וַיֹּאמֶר יְהוָה אֶל-מֹשֶׁה, הֲיַד יְהוָה תִּקְצָר; עַתָּה תִרְאֶה הֲיִקְרְךָ דְבָרִי, אִם-לֹא.
"And the LORD said unto Moses: 'Is the LORD'S hand waxed short? now shalt thou see whether My word shall come to pass unto thee or not.'"

Thus we see elsewhere Moshe expressed doubts. Perhaps here as well Moshe was not confident that Hashem could provide sufficient water for all the people.

Update: Jon from Yeshiva blog suggests that the fault was that Moshe and Aharon took credit for the miracle, saying that *we* (rather than Hashem) will bring forth water from the rock.

There is actually a parallel to that in midrash, as regards the destruction of Sodom, where the angels were faulted for taking credit for destroying Sodom when it was really Hashem who would be doing the destroying.

Bereishit 19:13:

כִּי-מַשְׁחִתִים אֲנַחְנוּ, אֶת-הַמָּקוֹם הַזֶּה: כִּי-גָדְלָה צַעֲקָתָם אֶת-פְּנֵי ה, וַיְשַׁלְּחֵנוּ ה לְשַׁחֲתָהּ.
for we will destroy this place, because the cry of them is waxed great before the LORD; and the LORD hath sent us to destroy it.'

where we see later, in verses 24 and 25 that Hashem and not the angels destroyed it:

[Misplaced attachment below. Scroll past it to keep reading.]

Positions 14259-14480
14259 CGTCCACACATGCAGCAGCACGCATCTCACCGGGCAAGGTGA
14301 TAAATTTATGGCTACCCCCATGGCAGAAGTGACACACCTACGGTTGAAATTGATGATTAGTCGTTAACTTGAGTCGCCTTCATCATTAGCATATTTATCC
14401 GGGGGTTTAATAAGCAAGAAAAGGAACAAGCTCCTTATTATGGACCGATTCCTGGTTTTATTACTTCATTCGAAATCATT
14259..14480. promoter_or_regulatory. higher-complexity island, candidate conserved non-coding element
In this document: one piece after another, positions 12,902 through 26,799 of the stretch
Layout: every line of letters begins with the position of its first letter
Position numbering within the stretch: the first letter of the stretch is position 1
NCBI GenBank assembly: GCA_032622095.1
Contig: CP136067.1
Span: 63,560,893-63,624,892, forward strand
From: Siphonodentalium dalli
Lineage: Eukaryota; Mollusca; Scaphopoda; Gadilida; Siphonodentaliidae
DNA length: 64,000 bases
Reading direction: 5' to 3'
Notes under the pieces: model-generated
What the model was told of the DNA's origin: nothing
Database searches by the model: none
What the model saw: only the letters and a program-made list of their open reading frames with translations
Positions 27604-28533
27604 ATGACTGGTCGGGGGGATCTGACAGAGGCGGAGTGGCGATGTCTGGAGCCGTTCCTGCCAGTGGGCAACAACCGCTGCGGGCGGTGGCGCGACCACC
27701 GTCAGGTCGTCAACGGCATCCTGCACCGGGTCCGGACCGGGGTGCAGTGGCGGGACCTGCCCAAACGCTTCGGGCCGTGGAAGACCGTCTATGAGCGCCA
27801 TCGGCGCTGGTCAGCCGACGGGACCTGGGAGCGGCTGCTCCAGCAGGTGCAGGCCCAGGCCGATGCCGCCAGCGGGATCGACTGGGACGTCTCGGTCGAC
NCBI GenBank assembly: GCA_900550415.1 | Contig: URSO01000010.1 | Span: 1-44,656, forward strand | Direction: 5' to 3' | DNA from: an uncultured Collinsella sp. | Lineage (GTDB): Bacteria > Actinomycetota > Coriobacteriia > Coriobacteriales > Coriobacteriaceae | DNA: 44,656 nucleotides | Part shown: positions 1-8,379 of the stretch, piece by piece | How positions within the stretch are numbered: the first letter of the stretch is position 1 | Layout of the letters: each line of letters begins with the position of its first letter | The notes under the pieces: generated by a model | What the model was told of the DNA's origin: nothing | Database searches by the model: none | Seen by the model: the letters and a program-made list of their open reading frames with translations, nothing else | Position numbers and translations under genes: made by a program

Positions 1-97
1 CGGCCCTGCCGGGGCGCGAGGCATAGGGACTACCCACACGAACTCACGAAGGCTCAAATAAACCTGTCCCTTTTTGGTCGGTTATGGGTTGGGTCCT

וַה, הִמְטִיר עַל-סְדֹם וְעַל-עֲמֹרָה--גָּפְרִית וָאֵשׁ: מֵאֵת ה, מִן-הַשָּׁמָיִם.
וַיַּהֲפֹךְ אֶת-הֶעָרִים הָאֵל, וְאֵת כָּל-הַכִּכָּר, וְאֵת כָּל-יֹשְׁבֵי הֶעָרִים, וְצֶמַח הָאֲדָמָה.
"Then the LORD caused to rain upon Sodom and upon Gomorrah brimstone and fire from the LORD out of heaven;
and He overthrow those cities, and all the Plain, and all the inhabitants of the cities, and that which grew upon the ground."

Still, you would need to account for the "have not beleived in me" (לֹא-הֶאֱמַנְתֶּם) part of the verse; perhaps the answer would be as I suggested above, that it is the causative - did not cause others to beleive in Me.


Ari said...

1) R' Josh, do you not find it difficult to argue that the two stories of B'nai Yisrael thirsting for water were really one occurence?

The story of Maasa Umeriva in B'shalach 17:1 is recorded as having taken place by the Midbar Sin/Refidim portion of their travels. This seems to correspond to Bamidbar (Parshas Maasei) 33:14 - "And they camped in Refidim, and there was not there water for the nation to drink."